You demonstrated the danger of this error in your jumping from John 6:44 to John 12:32, using it to say that Jesus will draw all men (literally) to Himself. That, however, is not the context. Greeks had come to see Jesus (John 12:20-23), to which Christ begins to talk about His crucifixion. At this point, which you cite, Christ explains that He will draw all men - both Jews and Greeks - to Himself. This section of scripture ends with Christ leaving and not addressing the Greeks at all (John 12:36). This is not just Reformed “philosophy” talking, but this is exegesis of this verse that even synergistic theologians (John Wesley, Adam Clarke) and some Eastern Fathers (John Chrysostom, Theophylact) affirm as well. In any case, it has nothing to do with John 6:44.

Tony-Allen said...

Whaddaheh? My first post didn't get through. Oh well, I'll try again.

Part 1/2:

In regard to the more on topic discussion, in regards to whether foreknown events can come to past, I’ve read the post you’ve provided and...I think I’m still very confused. It seems like the logic is: “Man has free will, but God’s not a victim of fatalism, but don’t be fooled, even though God knows what’s gonna happen, the person still has the option of not doing it, but he’s not going to.” Your additional comment in the post regarding “chronologically necessity” (“But, no philosopher has been able to explain how this works out and why this should be true”) seems like more of a dismissal than a response. I guess what just confuses me is that if God knows something is going to happen, and His knowledge is perfect, then there’s no way it can go any other way. To argue that there still exists a kind of free will where a person can change their mind would have to denote some fault on God’s knowledge. I recognize that’s not what you’re saying but...well, again, I’m confused (by the way, I'm not saying this to be difficult, I'm serious).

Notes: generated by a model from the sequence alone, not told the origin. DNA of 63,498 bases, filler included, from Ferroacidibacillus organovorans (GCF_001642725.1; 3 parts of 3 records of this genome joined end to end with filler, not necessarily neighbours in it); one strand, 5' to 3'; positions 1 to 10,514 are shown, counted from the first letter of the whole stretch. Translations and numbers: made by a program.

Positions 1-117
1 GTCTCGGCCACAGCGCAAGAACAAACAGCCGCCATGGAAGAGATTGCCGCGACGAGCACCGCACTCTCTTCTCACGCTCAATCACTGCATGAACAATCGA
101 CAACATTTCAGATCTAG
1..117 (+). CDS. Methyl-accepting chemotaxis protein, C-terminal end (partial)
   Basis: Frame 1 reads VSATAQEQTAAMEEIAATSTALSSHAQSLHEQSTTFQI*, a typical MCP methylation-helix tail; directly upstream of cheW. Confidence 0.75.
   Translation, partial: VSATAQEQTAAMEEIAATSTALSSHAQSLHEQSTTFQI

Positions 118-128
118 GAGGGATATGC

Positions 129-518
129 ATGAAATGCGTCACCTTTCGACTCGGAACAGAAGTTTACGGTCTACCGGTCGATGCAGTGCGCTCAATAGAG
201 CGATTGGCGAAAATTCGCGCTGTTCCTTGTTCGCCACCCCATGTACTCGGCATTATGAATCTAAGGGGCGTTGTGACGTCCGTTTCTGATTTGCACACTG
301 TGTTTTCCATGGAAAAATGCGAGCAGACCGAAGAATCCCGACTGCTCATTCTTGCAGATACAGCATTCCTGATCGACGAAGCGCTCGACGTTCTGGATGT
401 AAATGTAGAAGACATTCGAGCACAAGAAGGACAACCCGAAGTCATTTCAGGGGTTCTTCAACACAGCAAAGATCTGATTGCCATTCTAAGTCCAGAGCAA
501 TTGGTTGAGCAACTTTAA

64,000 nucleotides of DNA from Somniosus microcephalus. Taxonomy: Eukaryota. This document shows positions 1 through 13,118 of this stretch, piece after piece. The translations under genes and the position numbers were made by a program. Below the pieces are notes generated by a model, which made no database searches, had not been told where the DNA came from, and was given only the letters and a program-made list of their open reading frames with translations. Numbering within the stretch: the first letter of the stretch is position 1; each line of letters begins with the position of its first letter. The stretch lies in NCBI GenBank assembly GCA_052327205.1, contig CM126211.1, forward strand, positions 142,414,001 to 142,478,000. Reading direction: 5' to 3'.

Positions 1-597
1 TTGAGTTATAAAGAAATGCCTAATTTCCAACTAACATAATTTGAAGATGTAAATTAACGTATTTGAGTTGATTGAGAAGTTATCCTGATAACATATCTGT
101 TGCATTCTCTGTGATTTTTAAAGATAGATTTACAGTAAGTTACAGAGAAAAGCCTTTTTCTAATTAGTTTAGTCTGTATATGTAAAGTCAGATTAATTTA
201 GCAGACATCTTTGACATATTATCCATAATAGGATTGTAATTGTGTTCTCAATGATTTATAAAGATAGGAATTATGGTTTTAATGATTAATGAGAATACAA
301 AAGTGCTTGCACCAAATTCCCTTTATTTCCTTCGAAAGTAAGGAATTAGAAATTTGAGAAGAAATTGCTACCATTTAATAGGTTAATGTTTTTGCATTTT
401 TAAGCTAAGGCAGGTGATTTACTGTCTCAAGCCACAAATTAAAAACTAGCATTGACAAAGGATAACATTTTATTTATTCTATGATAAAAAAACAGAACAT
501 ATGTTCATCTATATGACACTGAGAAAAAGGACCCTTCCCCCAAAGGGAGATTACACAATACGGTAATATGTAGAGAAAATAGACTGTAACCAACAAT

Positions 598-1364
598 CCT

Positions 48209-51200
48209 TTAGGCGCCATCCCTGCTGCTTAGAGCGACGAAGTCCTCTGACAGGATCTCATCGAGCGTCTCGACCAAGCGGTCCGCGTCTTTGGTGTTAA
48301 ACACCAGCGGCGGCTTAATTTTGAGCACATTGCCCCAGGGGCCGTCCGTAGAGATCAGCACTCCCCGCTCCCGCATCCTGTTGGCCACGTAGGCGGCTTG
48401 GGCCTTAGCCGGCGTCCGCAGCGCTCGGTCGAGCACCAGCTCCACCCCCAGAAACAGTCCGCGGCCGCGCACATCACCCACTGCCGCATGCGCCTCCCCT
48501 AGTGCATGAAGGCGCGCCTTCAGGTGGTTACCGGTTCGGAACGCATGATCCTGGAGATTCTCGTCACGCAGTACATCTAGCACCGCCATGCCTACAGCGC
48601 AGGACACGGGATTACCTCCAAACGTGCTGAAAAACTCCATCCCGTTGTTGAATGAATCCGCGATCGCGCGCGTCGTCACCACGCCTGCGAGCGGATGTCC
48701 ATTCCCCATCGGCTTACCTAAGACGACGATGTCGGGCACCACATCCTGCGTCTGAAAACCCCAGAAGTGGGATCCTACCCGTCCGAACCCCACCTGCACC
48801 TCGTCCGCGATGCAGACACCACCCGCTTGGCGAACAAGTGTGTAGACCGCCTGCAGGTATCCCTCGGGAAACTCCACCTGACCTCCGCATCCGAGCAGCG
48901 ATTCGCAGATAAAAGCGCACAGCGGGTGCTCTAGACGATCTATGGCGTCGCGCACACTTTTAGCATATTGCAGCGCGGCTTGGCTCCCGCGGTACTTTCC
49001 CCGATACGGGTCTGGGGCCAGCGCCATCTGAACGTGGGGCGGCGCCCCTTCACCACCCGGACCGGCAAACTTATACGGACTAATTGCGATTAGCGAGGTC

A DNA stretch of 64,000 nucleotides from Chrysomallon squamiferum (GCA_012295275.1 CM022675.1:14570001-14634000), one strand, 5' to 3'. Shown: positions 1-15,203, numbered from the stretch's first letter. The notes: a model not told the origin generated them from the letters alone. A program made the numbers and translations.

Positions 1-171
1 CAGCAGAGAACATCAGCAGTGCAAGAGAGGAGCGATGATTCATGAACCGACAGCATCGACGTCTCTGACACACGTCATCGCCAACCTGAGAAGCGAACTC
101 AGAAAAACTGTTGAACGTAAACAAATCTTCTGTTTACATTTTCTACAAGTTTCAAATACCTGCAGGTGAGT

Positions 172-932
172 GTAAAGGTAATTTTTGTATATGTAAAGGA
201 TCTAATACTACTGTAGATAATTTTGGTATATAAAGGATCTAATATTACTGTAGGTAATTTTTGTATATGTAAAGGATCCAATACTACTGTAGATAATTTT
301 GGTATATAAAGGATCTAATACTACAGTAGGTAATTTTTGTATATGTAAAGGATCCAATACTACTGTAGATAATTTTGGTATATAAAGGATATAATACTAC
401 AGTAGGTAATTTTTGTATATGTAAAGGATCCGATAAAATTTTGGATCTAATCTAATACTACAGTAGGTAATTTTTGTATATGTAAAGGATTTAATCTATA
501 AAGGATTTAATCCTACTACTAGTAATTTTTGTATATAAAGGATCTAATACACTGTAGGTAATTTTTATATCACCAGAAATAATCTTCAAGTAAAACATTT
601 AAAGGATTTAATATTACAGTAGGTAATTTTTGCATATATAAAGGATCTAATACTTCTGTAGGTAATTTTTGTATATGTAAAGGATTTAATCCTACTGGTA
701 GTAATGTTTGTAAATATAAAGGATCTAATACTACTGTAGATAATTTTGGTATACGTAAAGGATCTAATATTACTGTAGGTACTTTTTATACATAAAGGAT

In regards to scripture: I agree with you that scripture speaks as a singular whole - however, I also believe that there can be a mistake in taking this to mean that a scripture must be responded to by jumping to another scripture. For one, it leaves the immediate context of the passage we are discussing, grabbing another passage elsewhere, ignoring the author’s original intent and purposes. Let me put it this way: reading your responses right now, I have no way of knowing what you are going to say a year into the future on your blog, and we are speaking in a unique context.

You demonstrated the danger of this error in your jumping from John 6:44 to John 12:32, using it to say that Jesus will draw all men (literally) to Himself. That, however, is not the context. Greeks had come to see Jesus (John 12:20-23), to which Christ begins to talk about His crucifixion. At this point, which you cite, Christ explains that He will draw all men - both Jews and Greeks - to Himself. This section of scripture ends with Christ leaving and not addressing the Greeks at all (John 12:36). This is not just Reformed “philosophy” talking, but this is exegesis of this verse that even synergistic theologians (John Wesley, Adam Clarke) and some Eastern Fathers (John Chrysostom, Theophylact) affirm as well. In any case, it has nothing to do with John 6:44.

bossmanham said...

Well, somehow almost all of the comments here accidentally got deleted, which is extremely annoying. We can continue the discussion, however.

bossmanham said...

I hate how blogger's comment system works.